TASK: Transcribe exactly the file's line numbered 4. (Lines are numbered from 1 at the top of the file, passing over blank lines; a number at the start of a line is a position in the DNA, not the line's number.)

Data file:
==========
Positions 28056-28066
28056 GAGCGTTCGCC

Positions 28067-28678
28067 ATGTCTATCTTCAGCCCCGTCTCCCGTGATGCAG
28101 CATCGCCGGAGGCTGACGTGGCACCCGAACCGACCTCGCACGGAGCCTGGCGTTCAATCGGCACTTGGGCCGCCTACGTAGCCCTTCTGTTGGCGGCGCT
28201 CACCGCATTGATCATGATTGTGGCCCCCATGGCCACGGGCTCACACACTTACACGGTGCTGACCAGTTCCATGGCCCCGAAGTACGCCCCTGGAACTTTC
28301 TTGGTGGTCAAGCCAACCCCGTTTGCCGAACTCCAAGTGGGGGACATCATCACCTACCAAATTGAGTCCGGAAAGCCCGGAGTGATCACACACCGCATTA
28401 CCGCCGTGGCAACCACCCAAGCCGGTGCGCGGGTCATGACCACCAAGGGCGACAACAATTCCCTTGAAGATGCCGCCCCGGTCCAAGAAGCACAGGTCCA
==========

28067 ATGTCTATCTTCAGCCCCGTCTCCCGTGATGCAG